Isacoff’s lab research focuses on the molecular and biophysical basis of the electrical signaling of neurons and the chemical signaling that occurs at synaptic connections between neurons. He has pioneered optical neurotechnologies to observe and remote control the activity of brain cells and synapses. Innovations from his lab enable precise mapping of the functional strength and experience-dependent “plasticity” of synapses that underlie memory and go awry in psychiatric disorders. Isocoff is applying these approaches to restore vision in cases of diseases that cause blindness and movement disorders.
A member of the National Academy of Sciences, Isacoff received his education at McGill University and UCSF before joining UC Berkeley as a professor of neurobiology. He finds the beauty and mystery of music and literature as motivating as those of the brain and sees that much is to be gained by exploring the connections between the natural and social sciences and the humanities.
Tod Machover has been called a “musical visionary” by the New York Times and “America’s most wired composer” by the Los Angeles Times. He is the Muriel R. Cooper Professor of Music and Media at the MIT Media Lab, where he is also Academic Head and directs the Opera of the Future group. Machover’s compositions have been commissioned and performed by many of the world’s most prestigious ensembles and soloists, and he is particularly well known for his groundbreaking operas, including the audience-interactive Brain Opera and the “robotic” Death and the Powers. Machover is also recognized for designing new technologies for music such as Hyperinstruments, “smart” performance systems that extend expression for virtuosi from Yo-Yo Ma to Prince, and also for the general public. The popular video game Guitar Hero grew out of Machover’s lab, and his Hyperscore software is used throughout the world to teach music composition and creativity to young people. Machover’s City Symphony projects “have reinvented the symphony as a community event” (Musical America), and travel next to India, the Koreas, and throughout the United States. Machover is also devoted to discovering theories, techniques, and tones that allow music to promote wellbeing and combat diseases that range from Alzheimer’s to depression to a variety of COVID-related conditions.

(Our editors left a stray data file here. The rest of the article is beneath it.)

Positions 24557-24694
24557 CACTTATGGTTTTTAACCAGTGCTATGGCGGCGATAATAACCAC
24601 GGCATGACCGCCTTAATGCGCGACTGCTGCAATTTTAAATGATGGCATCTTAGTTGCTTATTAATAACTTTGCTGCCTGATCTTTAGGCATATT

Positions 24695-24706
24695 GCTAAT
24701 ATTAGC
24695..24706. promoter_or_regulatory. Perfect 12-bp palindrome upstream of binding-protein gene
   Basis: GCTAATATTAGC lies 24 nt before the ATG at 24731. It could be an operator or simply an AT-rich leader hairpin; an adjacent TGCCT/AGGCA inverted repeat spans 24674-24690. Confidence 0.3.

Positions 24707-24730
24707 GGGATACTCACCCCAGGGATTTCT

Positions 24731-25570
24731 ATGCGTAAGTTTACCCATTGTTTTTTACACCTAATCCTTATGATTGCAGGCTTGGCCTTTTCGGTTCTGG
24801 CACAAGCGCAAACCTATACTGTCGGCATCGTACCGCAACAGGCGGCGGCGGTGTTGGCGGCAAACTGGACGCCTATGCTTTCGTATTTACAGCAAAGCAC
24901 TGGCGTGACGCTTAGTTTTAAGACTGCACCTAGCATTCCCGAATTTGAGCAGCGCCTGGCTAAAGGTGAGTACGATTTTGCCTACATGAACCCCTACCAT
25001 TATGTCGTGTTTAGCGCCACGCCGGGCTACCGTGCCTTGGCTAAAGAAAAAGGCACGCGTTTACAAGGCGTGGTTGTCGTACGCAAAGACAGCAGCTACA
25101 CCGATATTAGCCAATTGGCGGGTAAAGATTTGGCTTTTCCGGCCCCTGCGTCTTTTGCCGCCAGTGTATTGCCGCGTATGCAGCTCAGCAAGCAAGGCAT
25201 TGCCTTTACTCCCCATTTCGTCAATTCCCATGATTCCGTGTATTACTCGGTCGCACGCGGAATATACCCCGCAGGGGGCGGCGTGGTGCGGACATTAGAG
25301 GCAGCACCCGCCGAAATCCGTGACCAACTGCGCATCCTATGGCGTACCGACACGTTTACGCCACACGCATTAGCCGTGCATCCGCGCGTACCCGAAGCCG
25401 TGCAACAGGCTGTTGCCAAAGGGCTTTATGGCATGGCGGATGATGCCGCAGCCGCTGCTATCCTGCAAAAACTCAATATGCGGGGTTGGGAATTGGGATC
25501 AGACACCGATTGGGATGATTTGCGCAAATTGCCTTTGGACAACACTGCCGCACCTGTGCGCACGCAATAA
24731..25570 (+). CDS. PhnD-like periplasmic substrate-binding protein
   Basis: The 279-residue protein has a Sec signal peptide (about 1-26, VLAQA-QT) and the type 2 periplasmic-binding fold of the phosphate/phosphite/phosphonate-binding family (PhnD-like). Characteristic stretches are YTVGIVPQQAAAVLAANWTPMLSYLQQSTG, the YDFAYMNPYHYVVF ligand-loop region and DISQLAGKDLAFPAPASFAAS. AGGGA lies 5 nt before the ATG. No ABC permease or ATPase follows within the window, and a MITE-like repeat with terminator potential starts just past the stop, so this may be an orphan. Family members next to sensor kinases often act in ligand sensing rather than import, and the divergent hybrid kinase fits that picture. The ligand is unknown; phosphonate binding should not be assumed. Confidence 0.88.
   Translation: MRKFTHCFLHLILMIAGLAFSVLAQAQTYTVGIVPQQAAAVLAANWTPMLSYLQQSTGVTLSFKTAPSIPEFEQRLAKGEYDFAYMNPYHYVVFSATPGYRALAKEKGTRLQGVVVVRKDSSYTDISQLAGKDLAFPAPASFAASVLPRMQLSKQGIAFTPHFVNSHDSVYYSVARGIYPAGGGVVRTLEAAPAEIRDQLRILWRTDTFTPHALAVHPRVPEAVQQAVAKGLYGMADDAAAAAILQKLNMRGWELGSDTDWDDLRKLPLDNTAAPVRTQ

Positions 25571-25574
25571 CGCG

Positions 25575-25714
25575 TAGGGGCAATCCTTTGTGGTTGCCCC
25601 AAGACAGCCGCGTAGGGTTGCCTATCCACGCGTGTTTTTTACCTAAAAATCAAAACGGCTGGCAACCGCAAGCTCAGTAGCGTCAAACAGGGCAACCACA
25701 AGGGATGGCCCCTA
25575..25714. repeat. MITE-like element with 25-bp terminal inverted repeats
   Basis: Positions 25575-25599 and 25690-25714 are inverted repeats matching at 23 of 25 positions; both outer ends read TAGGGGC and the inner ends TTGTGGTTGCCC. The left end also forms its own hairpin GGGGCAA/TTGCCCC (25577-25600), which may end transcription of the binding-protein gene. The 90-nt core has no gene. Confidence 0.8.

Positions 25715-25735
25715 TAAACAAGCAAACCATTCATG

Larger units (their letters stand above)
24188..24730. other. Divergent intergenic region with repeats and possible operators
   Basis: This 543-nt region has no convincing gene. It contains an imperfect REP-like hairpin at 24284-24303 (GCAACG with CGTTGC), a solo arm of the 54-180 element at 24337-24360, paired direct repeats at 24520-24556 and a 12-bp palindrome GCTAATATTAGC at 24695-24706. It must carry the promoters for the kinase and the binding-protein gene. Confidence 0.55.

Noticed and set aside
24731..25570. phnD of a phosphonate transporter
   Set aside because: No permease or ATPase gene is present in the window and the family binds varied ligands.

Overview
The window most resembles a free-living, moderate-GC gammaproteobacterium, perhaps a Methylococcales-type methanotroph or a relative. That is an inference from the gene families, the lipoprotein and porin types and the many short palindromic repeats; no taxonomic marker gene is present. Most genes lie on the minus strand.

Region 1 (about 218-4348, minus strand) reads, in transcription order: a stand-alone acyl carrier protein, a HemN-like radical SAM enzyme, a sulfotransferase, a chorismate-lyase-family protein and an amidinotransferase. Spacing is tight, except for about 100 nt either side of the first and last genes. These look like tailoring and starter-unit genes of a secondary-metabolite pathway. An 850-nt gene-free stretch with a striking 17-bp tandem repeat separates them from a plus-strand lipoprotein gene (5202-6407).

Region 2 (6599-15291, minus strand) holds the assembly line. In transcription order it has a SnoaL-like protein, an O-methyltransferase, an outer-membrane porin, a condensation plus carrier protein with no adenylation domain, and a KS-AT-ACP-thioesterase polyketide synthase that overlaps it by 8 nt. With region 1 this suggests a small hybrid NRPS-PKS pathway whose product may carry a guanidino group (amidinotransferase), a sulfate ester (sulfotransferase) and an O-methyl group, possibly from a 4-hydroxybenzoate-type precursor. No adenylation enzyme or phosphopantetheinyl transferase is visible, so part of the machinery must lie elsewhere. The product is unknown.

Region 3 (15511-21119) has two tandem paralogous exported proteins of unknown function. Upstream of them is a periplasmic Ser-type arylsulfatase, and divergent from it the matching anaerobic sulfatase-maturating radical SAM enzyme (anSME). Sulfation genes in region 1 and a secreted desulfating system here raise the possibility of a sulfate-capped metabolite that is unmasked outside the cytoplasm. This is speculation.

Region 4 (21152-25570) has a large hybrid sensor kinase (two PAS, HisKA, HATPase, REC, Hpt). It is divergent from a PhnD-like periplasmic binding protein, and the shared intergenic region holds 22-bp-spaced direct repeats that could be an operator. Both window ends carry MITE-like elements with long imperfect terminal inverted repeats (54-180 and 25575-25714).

GEORGE FRIDERIC HANDEL
“Calm thou my soul” from Alexander Balus
Calm thou my soul, kind Isis,
with a noble scorn of life,
ideal joys, and momentary pains,
that scatter, or disturb this waking dream.
Convey me to some peaceful shore,
where no tumultuous billows roar,
where life, though joyless, still is calm,
and sweet content is sorrow’s balm.
There, free from pomp and care to wait,
forgetting and forgot, the will of fate.